John Ivison recounts the ill-fated story of the Royal Canadian Navy’s current submarines in the National Post:
The Liberal government bought four second-hand subs for $750-million from the British in 1998 and renamed them the Victoria class — HMCS Victoria, HMCS Windsor, HMCS Chicoutimi and HMCS Corner Brook.
Since then, billions more have been spent trying to “Canadianize” the subs, including thousands of dollars blown trying to stop pigeons roosting in them, such is the length of time they have been in dry-dock. At various times over the past 10 years, the whole fleet has been out of commission.
The history of Canada’s submarine fleet would be laughable, were it not so tragic. People in government at the time remember the surprise expressed by Liberal ministers that the Defence department accepted the British military’s statement of quality assurance, without doing their own due diligence. That the buyer should have been more wary quickly became apparent.
The Chicoutimi caught fire on her maiden voyage from Faslane in Scotland in October 2004, with the death of one sailor and smoke-inhalation injuries to nine others. The sub has been in dry-dock ever since and is scheduled to return to service in 2013, although some stories have suggested 2016 is more realistic and others that she may never again be operational.
I blogged about HMCS Chicoutimi at the old blog, when it was expected that she’d be back in service in 2010.
Last year, HMCS Corner Brook had what some wag at the Department of National Defence characterized as a “fender bender”:
Some fender. The CBC reported on the extent of the damage:
The Canadian navy admitted that the submarine crashed off British Columbia in June, but it never described the extent of damage or released a photograph.
“I was gobsmacked. I had no idea that this level of damage had occurred,” said Senator Colin Kenny, the former head of the Senate defence committee. “That may explain why the navy took it out of the water at night.”
[. . .]
Some familiar with the submarine say its pressure hull, the area in which the sailors are housed, may be heavily damaged and that would mean the sub will never go to sea again.
“Canada needs a submarine fleet, and to have this boat not be available would be tragic,” Kenny said
The RCN claimed that there was no cover-up and that they have been completely above-board and “transparent” about the incident. It’s an odd definition of “transparency” that requires you to submit a formal Access to Information request to get the report — and the photos of the damage to the hull were censored from the report anyway.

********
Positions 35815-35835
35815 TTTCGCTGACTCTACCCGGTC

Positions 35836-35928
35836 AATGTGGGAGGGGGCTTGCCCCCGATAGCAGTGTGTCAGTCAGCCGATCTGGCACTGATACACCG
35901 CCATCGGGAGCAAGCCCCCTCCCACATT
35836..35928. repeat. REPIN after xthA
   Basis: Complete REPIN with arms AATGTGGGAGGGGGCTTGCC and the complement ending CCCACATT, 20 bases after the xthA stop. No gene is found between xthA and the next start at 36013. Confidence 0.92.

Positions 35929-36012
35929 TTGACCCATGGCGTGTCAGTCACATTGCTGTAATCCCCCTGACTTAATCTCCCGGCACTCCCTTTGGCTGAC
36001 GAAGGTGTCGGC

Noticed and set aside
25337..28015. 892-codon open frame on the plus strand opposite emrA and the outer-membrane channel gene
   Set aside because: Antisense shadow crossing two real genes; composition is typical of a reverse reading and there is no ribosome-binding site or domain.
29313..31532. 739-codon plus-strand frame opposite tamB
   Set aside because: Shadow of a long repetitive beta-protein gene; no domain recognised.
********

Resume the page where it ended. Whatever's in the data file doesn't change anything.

Back in 2004, it was reported that our submarines were without torpedo armament, but that they would be “fully armed” by 2006. The CBC report mentioned in passing that eight years later, they’re still lacking torpedoes:
The navy said HMCS Windsor is to undergo trials “in the coming months” and is also expected to be back in operation later in 2012.
Not one submarine is capable of firing a torpedo, however the navy said Tuesday that a test firing of a torpedo from HMCS Victoria is planned for the coming weeks and the submarine is supposed to be operational this year.
Back to John Ivison:
In all this time, the fleet has hardly been crucial to our defence. According to people familiar with its role, it has spent time at sea monitoring fishing fleets and acting as “prey” for U.S. forces, who don’t have diesel-electric subs of their own and like to use ours for hunting practice.
Peter MacKay, the Defence Minister, recently lamented the decision to buy the British diesel-electric subs, which are not capable of diving below ice in the Arctic. “In an ideal world, I know nuclear subs are what’s needed under deep water, deep ice,” he mused.
That we do not live in an ideal world was quickly made apparent by Government House Leader Peter Van Loan, who all but disowned the fleet in a response to a question in the House. “There is no plan to replace the diesel-electric fleet purchased by the Liberals,” he said.
But if there is no plan to replace the fleet, is there a plan to scrap it?
[. . .]
The Navy defines “full operational capability” as having a weapons-ready sub on each coast. It has yet to put one sub to sea that meets that standard, a decade after the first one was received.
The hope is that two boats will be fully operational within two years, with a “swing boat” available to take over when one goes for refit. That may prove wildly optimistic. Submarines may be a useful addition to our battery of defences — but only if they work. And not at any cost.
These subs have proven themselves to be lemons, they are already past mid-life and the odds are against us having even three boats with operational capacity at any one time.